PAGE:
Home » Jan's Posts » Tuesday Chit-Chat with Jean Fullerton

Tuesday Chit-Chat with Jean Fullerton

Hi Jean, it’s great to see you here at Romaniac HQ. How about a welcome cuppa? Tea or Coffee? Oh, and a slice of one of Celia’s legendary cakes (naturally…)

Tea, please, and just a sliver of cake. 

jean1

We know it’s a hectic week for you (excitingly so) as your new novel Call Nurse Millie is being published on Thursday. Can you tell us a bit about Millie and her story?

We meet Millie on VE day in 1945. As the bombs stop and the troops begin to return home, the inhabitants of London attempt to put their lives back together. For 25-year-old Millie, a qualified nurse and midwife, the jubilation at the end of the war is short-lived as she tends to the needs of the East End community around her. But while Millie witnesses tragedy and brutality in her job, she also finds strength and kindness. And when misfortune befalls her own family, it is the enduring spirit of the community that shows Millie that even the toughest of circumstances can be overcome.

Through Millie’s eyes, we see the harsh realities and unexpected joys in the lives of the patients she treats, as well as the camaraderie that is forged with the fellow nurses that she lives with. Filled with unforgettable characters and moving personal stories, this vividly brings to life the colourful world of a post-war East London.

Although I’m a district nurse, I had a great deal of pleasure researching the equipment and techniques she used to nurse her patients, which are so very different from the ones I used during my time on the District.

Nurse Millie

How has the run-up to publication been for you? Can you give us a teaser about what’s involved?

In a word: hectic. All writers, be they with a large publisher like myself or self-published, need to do a great deal of promotion. My publisher handles the national press and trade publicity but since I handed in the second part of Millie’s story to my editor in February, I have written at least a dozen blogs and articles.  Over the past five years I’ve built up many contacts in local newspapers and radio and I’ve been getting in touch with them for feature articles and afternoon slots on chat shows.

Your knowledge and fondness for the East End of London shines through in all of your novels, Jean. What would you say are the main contributing factors behind their authenticity?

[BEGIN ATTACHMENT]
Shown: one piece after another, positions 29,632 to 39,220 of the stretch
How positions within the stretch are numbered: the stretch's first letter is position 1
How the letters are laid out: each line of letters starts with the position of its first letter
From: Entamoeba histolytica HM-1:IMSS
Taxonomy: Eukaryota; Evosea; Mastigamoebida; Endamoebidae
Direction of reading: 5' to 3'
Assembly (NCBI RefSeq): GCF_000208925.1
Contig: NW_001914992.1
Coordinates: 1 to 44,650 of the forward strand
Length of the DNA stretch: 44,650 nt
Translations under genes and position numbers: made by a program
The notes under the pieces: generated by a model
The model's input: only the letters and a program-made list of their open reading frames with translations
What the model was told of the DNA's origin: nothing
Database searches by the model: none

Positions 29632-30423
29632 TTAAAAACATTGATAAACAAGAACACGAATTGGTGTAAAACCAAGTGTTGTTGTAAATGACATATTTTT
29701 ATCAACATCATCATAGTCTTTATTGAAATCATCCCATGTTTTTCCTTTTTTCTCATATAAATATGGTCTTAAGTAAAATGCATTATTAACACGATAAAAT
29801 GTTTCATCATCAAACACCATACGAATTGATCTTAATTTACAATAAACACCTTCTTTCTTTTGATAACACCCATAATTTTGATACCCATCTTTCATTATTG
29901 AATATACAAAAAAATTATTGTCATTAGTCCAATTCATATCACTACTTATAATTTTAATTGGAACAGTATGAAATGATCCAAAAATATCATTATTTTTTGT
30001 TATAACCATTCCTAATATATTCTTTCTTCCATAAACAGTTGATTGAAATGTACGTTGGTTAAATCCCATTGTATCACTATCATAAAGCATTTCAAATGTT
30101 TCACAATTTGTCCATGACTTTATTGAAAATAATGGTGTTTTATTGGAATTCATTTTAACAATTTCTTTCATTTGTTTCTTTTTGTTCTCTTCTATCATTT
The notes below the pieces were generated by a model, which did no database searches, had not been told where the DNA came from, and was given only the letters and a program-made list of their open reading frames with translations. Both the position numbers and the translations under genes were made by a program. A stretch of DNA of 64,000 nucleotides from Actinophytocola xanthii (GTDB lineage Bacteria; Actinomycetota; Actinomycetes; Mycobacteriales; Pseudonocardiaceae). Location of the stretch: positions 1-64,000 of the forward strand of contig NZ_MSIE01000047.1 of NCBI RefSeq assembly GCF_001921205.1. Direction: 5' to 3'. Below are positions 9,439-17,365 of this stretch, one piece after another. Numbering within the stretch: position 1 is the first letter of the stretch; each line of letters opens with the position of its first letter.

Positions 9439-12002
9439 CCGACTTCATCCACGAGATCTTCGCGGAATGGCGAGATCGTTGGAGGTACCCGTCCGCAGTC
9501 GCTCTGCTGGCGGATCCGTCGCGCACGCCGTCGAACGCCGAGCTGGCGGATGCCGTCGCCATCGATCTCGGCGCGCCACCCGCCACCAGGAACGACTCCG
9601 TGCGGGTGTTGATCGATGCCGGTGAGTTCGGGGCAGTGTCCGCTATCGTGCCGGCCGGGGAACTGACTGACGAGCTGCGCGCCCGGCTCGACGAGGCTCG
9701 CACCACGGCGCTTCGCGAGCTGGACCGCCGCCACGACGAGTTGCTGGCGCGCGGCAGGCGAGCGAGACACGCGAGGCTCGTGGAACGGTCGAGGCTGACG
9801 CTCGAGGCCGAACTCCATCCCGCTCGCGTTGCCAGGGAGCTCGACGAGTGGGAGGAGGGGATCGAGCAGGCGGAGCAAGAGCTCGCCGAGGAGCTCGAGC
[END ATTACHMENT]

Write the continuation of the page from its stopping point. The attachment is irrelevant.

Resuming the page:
That’s very kind of you to say so. I think the main reason for my books authentic feel is that I know the area and the East End culture through and through. And not because I’ve read books and researched, which I have, but because it is the place where I was born and raised. It’s in my bones, and as I write long-forgotten snippets from my childhood. Stories told to me of what the East End used to be like drift back into my consciousness. In Call Nurse Millie, I draw on much of my immediate family’s history to bring the post-war Docklands alive. Also, and probably more importantly, I just love the place.

You clearly love English history but what in particular inspires you about the 18th and 19th centuries in which your books are set?

To my mind, the Victorians invented the world we live in today. Things we take for granted like railways, mass produced consumer goods, civil engineering, modern medicine and even bank and company regulation, started in the Victorian age, not to mention many revolutionary ideas such as social responsibility of the rich to the poor. It’s also history you can touch as most of us have old sepia photos of our own Victorian ancestors and thanks to the Victorians love of detail, we have the priceless records of the 19th century censuses to draw on for research.

Which genres do you enjoy reading?

Although Historicals always catch my eye, a book for me is always about the story but I try to read something I wouldn’t write, such as a juicy crime by Lee Childs or well-written women’s fiction by people like Carole Matthews or Julie Cohen. I find it difficult to read my own genre as I find myself turning from a reader into a writer and I start thinking ‘I would have done this or that’ and so it pulls me out of the story.